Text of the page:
Bitcoin: Knowing When Not To Buy

Photo by Isaiah Rustad on Unsplash

Charlie Munger loves to say “invert, always invert” as a way to solve problems. Today I’m going to try and apply this advice to bitcoin investing. Rather than ask when is a good time to buy I will invert and instead ask when is a bad time to buy. If you can identify which are the likely bad times then you will also know which are the likely good times. The idea with inversion is that it’s often easier to think about or find a solution to the inverse case. It’s a technique borrowed from mathematics.

First I’ll need to define what I mean by bad. For the purposes of this article I’ll define bad as any time when you buy and the return over the next 365 days turns out to be negative. So if I buy bitcoin today and one year later the return has been negative then that is bad. Simple enough, losing money after one year is pretty bad. You can define bad in any way you like and repeat this exercise with your own definition.

Using this definition of bad lets create a chart of bitcoin 365 day future returns to see when the bad periods have occured. Using Python this is very easy to do.

# Get some price data from Quandl
bitcoin = quandl.get("BCHAIN/MKPRU")
bitcoin = bitcoin.shift(-1) # data set has daily open, we want daily close
bitcoin = bitcoin.loc['2011-01-01':] # Remove the 0's
bitcoin.columns = ['Last']
# For each day calculate the return if you held for 365 days
bitcoin['RollingRet'] = (bitcoin['Last'].shift(-365) / bitcoin['Last'] - 1) * 100
# Plot a chart
ax = bitcoin['RollingRet'].plot(figsize=(14,10))
ax.set_ylabel("% return over next 365 days")
plt.axhline(y=0, color='r', linestyle='-');
Bitcoin 365 day rolling future returns

So you can see there was a period in 2011 that was negative, another period at the end of 2013 and for most of 2014, and then a period at the end of 2017. 2018 we don’t yet know since we don’t yet have 365 days of future prices, but I think we can assume a lot of 2018 will be negative too.

Next lets get an actual count of the bad days grouped by year.

# Count days each year where return over next 365 days would have been negative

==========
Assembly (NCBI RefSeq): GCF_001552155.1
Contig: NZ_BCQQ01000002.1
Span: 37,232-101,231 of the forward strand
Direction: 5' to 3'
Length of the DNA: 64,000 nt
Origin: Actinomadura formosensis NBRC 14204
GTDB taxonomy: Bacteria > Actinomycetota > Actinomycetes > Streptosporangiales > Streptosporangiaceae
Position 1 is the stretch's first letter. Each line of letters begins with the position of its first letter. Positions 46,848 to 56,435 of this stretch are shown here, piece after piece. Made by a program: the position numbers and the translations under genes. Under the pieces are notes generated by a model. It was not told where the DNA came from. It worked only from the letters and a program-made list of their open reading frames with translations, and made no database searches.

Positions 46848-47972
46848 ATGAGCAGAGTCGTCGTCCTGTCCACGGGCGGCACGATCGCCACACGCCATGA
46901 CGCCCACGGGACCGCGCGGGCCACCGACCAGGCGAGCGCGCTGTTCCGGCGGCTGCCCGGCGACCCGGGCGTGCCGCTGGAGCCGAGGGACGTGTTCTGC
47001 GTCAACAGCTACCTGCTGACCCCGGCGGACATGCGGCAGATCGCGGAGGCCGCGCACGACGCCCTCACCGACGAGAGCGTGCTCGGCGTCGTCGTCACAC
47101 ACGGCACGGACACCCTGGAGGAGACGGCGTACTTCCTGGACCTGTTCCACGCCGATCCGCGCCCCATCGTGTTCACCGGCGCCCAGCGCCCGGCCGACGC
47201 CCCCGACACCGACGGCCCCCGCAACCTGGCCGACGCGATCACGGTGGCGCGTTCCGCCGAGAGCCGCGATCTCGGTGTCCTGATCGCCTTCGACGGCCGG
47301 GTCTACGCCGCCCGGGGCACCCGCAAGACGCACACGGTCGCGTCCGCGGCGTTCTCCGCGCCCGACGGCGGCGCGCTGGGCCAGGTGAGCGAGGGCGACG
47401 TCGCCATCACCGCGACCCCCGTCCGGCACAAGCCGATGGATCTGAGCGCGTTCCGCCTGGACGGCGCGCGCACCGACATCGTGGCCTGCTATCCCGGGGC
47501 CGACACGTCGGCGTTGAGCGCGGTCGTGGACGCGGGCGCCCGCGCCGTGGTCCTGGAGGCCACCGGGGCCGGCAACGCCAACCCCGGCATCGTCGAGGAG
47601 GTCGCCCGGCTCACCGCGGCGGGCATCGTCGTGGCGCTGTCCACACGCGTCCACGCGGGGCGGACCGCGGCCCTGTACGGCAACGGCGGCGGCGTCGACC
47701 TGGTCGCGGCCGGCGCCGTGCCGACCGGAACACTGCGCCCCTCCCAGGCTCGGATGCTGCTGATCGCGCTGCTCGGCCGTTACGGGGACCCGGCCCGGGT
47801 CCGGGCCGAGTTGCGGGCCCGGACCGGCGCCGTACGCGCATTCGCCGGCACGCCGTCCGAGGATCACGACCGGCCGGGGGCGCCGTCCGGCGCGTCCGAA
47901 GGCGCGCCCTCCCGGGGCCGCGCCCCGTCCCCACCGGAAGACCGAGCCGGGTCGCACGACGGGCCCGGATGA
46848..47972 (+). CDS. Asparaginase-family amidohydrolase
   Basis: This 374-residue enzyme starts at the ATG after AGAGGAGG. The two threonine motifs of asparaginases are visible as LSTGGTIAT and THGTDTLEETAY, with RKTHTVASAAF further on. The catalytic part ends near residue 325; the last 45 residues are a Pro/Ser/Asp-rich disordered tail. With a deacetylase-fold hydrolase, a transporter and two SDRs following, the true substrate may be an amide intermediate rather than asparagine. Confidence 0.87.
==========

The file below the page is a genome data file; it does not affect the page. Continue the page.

neg_return = bitcoin[bitcoin['RollingRet'] < 0 ]
2011 95 days
2012 0 days
2013 50 days
2014 329 days
2015 0 days
2016 0 days
2017 41 days

So although 2011 had the worst drawdown so far in terms of price (a drop of 93%) there were “only” 95 bad investment days. The 2013 and 2014 counts are part of the same bear market so we can add them together for a total of 379 days. 2012, 2015, and 2016 had zero bad days.

Now let’s indentify the exact start and end dates of these bad days and then visualise them on a price chart to see the full context.

# Get the bad day start and end dates for 2011 and see what was happening with price at those times
print neg_return['2011'].index[0]
print neg_return['2011'].index[-1]
# Start 2011-05-09
# End 2011-08-25

The chart below shows the relevant period of time with red showing which are the bad days to have bought bitcoin.

# Plot a chart showing the bad days
fig, ax = plt.subplots(figsize=(14,10))
ax.plot(bitcoin.loc['2011':'2012','Last'].index, bitcoin.loc['2011':'2012','Last'])
ax.plot(bitcoin.loc[neg_return['2011'].index[0]:neg_return['2011'].index[-1]].index, bitcoin.loc[neg_return['2011'].index[0]:neg_return['2011'].index[-1],'Last'], color='#CB4335');
Red shade indicates the bad days to have bought

The bad days start near (but not at) the beginning of the vertical run up and then end before the final low is reached. The total decline from the high of around $35 to the price of around $10.30 when the red period ends is 70%. Below is the same chart for the 2013 / 2014 period.

Red shade indicates the bad days to have bought

Again the bad days start near (but not at) the beginning of the vertical run up and then end before the final low is reached. The total decline from the high of around $1,151 to the price when the red period ends of around $371 is 68%.

For 2018 lets assume that the entire year up to 13 Nov 2018 will also be bad. The price on 13 Nov was around $6,400 and then started dropping down to the current price of around $3,400. That would mean that we have 316 bad days in 2018 plus 41 in 2017 for a total of 357 days for the current bear market. That’s getting pretty close to the 2013 / 2014 total. Under this assumption this is how the 2017 / 2018 chart would look.

Red shade indicates the bad days to have bought (assumed)

Another way to look at our assumtion is that in both of the previous two bear periods the total decline from the high to the end of the red line was about 70%. If we use $19,498 as the Dec 17 high then a 70% decline would take the price down to $5,849 which means the assumed red line above would end a few days later than shown above.

What does this all mean? To me it means we are at or close to the point where buying bitcoin will not be bad (lead to a loss over the next 365 days). If you have a time horizon of one year or more (more is better) then now is probably not a bad time to be accumulating. Many people reading this will think “what are you totally crazy!”. Remember that many of these same people were clamouring over themselves to invest in bitcoin in late 2017 when the price was a lot higher than now. For a long term holder the time to buy is when you least feel like buying and the time to sell is when you and everyone else are banging down the door to buy.

A Jupyter Notebook with the full Python code is on Github

Please note that nothing in this article should be taken as investment advice. These are my own personal views. If you got this far then you probably already realised that Bitcoin is extremely volatile. Before investing in Bitcoin or anything else please do your own research and make your own decisions.

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